Patrick Trevett, 45 jumped over safety barriers into the path of an oncoming express train after he was told he might lose his job
A man jumped over safety barriers into the path of an oncoming express train after he was told he might lose his job.
Patrick Trevett left a note in his parked up Vauxhall Astra before he vaulted the station barriers, an inquest heard.
In the handwritten note, the 45-year-old from Southampton, wrote: ‘I was the jumper today at the station. I cannot cope with the depression.’
The coroner told the inquest how the business Mr Trevett worked for, which was run by his father, had been taken over by a German company.
Due to financial issues at the company there were fears that Mr Trevett and his father could be made redundant.
The statement, which was written by his sister, told how he was staying with his parents and told them he was heading out for lunch.
She said: ‘We did not hear from him all afternoon. My mum texted him at about 5.20 in the evening and he replied straightaway but nothing was heard after that.’
Police officer Stephen Reay, from the British Transport Police, said in a statement to the inqauest in Reading, Berks: ‘Following information I received from the train driver and other witnesses we declared that it was treated as non-suspicious.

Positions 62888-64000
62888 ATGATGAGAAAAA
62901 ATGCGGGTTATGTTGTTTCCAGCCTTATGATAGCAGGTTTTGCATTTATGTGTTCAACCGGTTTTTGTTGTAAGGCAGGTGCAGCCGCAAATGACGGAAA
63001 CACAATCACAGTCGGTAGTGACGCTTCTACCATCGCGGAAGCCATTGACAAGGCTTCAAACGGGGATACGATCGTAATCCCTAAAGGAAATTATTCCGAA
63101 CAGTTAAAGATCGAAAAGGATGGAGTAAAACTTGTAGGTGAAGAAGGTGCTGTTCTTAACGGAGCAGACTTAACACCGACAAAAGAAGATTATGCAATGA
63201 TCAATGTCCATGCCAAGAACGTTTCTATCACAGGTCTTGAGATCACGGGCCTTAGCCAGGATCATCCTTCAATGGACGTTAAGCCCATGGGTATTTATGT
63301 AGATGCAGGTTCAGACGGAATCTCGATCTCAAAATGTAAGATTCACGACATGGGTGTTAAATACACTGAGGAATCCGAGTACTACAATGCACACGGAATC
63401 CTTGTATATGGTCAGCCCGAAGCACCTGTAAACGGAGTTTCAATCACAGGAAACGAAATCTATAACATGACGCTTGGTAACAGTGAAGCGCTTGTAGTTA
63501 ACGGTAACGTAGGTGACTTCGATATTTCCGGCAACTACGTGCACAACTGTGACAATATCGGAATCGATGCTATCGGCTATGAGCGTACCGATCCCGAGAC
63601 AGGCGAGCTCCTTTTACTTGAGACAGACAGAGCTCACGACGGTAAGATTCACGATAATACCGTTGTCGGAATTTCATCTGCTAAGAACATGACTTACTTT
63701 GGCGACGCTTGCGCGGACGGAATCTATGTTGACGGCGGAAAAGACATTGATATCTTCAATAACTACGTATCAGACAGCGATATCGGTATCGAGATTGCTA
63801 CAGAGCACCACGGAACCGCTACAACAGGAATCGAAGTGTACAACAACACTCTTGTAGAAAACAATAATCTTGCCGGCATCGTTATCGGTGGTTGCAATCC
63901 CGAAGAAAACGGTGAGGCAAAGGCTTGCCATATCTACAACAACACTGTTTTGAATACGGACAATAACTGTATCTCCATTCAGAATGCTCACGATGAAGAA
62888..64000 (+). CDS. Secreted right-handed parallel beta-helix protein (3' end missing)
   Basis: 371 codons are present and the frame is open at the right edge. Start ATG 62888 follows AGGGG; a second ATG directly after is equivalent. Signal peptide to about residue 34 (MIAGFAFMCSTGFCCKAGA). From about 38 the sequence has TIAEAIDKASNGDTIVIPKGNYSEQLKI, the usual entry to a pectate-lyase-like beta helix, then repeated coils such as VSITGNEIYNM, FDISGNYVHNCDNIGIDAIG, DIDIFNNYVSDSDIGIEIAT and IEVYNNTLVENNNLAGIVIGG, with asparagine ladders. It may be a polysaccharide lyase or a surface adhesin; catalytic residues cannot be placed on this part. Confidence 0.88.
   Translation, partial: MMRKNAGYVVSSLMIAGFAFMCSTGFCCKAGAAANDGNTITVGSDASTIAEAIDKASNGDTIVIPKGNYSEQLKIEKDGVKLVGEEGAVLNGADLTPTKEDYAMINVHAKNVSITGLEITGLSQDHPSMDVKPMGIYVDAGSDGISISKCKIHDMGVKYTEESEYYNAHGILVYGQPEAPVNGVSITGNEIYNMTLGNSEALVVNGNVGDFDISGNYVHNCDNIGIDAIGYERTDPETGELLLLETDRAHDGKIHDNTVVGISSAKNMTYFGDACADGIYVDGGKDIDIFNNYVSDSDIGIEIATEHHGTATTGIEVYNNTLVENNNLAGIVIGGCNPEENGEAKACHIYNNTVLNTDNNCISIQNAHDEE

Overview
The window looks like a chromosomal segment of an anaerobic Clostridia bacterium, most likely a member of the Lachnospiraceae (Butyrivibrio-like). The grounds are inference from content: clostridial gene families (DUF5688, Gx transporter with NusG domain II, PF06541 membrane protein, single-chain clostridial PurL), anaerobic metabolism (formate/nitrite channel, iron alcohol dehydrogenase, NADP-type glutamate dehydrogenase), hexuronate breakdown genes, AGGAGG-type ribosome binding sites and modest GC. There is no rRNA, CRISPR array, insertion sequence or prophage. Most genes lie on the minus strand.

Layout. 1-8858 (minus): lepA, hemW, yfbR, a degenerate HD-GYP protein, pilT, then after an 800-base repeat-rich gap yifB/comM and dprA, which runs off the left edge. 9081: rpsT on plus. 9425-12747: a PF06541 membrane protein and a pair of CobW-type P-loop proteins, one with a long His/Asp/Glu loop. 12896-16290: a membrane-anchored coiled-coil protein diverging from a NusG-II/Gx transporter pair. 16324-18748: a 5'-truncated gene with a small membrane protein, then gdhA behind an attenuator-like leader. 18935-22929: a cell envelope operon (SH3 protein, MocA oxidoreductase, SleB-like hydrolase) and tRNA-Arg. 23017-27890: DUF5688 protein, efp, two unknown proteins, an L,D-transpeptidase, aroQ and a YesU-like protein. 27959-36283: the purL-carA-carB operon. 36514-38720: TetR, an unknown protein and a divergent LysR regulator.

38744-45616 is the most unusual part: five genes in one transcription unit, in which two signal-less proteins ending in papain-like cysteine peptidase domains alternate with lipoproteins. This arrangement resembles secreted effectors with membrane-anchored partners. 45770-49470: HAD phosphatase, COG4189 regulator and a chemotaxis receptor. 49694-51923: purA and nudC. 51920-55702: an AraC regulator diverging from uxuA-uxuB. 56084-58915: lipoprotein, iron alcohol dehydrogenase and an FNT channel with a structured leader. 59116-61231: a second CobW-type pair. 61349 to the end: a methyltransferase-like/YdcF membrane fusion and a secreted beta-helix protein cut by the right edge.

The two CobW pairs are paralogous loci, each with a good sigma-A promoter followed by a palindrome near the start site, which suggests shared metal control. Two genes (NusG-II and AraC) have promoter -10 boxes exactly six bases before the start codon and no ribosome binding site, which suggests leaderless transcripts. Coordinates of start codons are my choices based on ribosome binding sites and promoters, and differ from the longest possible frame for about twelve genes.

‘Officers began searching the tracks and we found a badly damaged mobile phone, car keys and a wallet. The keys opened up a Vauxhall Astra out in the car park of the station. Inside his wallet were various credit cards with his name and also in his car was his passport.’
John Wilson, investigating officer for the British Transport Police, said: ‘The passenger entered the station via the car park where the line is protected by a substantial steel barrier.
Senior Coroner for Berkshire, Peter Bedford, recorded a verdict of suicide.
A fundraising page has been set up in honour of the former game reserve pilot has raised £1,000 for Save The Elephants.
The webpage said: ‘He worked in Botswana as a pilot flying charter planes to various game reserves. It became a daily occurrence for him to come in contact with lions, giraffe, zebra and his favourite of all, elephants.
‘He was genuinely concerned with the depleting numbers of elephants and rhinos, which are still hunted for their ivory.’
For confidential support call the Samaritans on 116123 or visit a local Samaritans branch, see www.samaritans.org for details.